Before I get started, I just want to say that I don’t know for sure if this is an issue that is causing problems for some VMs that I have been looking at or not. I’d welcome any feedback, comment or help anyone has to offer on the topic. I thought that I’d share this just in case it helps anyone at any point.
The environment that I’ve been working in is a shared web hosting platform built on ESX 3.5 and vCenter 2.5. Recently the focus of effort has been on data centre migrations, service migrations and office moves. Business as usual (BAU) activities have taken a back seat because of resource constraints. That includes upgrading the virtual infrastructure to the latest version. Currently vCenter is at Update 4 (build 147633) and needs to be brought up to date following the release of Update 5 a few weeks ago. The ESX hosts are slightly further downlevel however. Two thirds of them are on Update 3 (build 123630) with a couple of extra patches applied to bring them up to build 143128. The other third is on Update 2 (build 110268).
Windows Server 2008 R2 has recently started to be used for some of the VMs and this is not officially supported until Update 5. Some of these VMs have had minor issues, things like random slowness and occasional failures to remove snapshots following their scheduled backups. While looking into these issues I discovered quite a variety of VMTools versions being used.
Ideally all ESX hosts in a cluster should be on the same update level. The version of VMTools that a VM uses should ideally match the lowest build version of ESX that is being used in a cluster as the VM could potentially run on any host in the cluster. On one VM vCenter said that the VMTools version was “OK” but I wanted to run a manual “Install / Upgrade” on the VMTools anyway just to run a repair and make sure that the drivers were installed correctly. When I tried to do this, the installer popped back an error stating that a newer version was already installed.
That got me thinking, which versions are installed on all the VMs? Now I could have used the excellent RVTools or something like that or I could craft my own brief PowerCLI script. I couldn’t resist the latter…
[ps]$vmhosts = get-vmhost | sort Name
$myCol = @()
foreach ($vmhost in $vmhosts)
$vmhostdetail = $vmhost | get-view
$versionmajor = $vmhostdetail.config.product.version
$versionbuild = $vmhostdetail.config.product.build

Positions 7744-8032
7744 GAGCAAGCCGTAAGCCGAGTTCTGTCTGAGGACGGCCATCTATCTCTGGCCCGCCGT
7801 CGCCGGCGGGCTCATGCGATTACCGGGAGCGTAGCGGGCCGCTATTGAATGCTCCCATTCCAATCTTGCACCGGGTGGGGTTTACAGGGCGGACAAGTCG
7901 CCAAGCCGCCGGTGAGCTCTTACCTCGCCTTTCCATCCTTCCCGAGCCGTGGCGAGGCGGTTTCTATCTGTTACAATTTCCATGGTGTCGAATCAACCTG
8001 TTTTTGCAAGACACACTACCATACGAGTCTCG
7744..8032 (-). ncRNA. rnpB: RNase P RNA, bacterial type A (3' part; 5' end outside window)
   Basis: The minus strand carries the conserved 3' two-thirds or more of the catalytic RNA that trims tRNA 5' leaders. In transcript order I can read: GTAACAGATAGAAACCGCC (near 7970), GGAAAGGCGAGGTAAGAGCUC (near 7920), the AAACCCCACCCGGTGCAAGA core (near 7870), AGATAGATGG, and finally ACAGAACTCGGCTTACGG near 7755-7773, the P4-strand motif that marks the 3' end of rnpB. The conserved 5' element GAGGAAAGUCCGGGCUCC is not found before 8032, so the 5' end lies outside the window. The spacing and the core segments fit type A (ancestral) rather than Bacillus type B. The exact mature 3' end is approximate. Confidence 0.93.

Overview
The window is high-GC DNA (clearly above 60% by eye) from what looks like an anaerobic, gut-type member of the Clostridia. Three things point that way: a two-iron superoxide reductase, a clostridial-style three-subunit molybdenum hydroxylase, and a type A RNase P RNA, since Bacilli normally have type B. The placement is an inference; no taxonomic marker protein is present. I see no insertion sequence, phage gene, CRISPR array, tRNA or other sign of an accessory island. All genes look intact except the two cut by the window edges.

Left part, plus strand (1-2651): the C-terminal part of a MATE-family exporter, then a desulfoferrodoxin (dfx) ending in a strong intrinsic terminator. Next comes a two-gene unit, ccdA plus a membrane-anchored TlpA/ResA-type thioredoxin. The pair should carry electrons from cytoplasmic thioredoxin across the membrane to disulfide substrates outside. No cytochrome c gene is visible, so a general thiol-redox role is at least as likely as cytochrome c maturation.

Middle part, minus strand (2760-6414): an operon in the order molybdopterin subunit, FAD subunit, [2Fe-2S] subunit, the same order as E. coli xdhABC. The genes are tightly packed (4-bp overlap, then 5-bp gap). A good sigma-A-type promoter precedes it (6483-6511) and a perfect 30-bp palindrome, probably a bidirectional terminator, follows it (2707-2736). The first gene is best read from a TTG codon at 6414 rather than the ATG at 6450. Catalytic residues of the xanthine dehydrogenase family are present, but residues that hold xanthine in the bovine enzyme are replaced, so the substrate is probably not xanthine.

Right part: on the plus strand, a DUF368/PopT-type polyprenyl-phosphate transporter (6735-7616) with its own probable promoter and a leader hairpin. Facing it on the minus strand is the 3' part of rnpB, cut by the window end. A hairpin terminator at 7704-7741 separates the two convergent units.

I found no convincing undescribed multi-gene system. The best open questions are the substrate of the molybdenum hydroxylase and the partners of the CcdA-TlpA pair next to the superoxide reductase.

$vms = $vmhost | get-vm | sort Name
foreach ($vm in $vms)
$myObj = "" | Select Host,Version,Build,Guest,ToolsVersion
$vmdetail = $vm | get-view
$vmtoolsversion = $vmdetail.config.tools.toolsversion
$myObj.Host = $vmhost.Name
$myObj.Version = $versionmajor
$myObj.Build = $versionbuild
$myObj.Guest = $vm.Name
$myObj.ToolsVersion = $vmtoolsversion
$myCol += $myObj
$myCol | Export-Csv -NoTypeInformation "C:VMToolsVersions.csv"
Running this script produces a CSV file with a line for each VM show the host, host version and build number, guest name and VMtools version for each VM. I’ve simplified the output that I got to remove the host names and guest names and also I’ve removed duplicate combinations of version numbers. That just leaves the following:
This shows the different combinations of ESX hosts versions and VMTools versions being used. What’s very interesting are the VMs running VMTools version 164009. That is the build number for vSphere 4.0.0!
I know how this has come about. Rather than using templates, the preference here is to use a Windows ISO file that has been customised to be a practically unattended install that also includes a number of automatically installed applications. One of these is the VMTools installation. As there is a vSphere infrastructure here also the ISO has been modified to include the latest tools version so that one ISO fits all. But does it? The VMs are running butis the version of VMTools causing problems? That’s the bit that I don’t know the answer to yet. If anyone does know, please feel free to comment.
For now the way forward is going to be creating multiple ISO files or removing the VMTools installation from the ISO altogether. That way new builds will get their VMTools installed from the ESX server that they’re running on. An upgrade to Update 5 is also called for and with next week looking to be a bit quieter I think that it’ll be planned then to be executed early in the new year.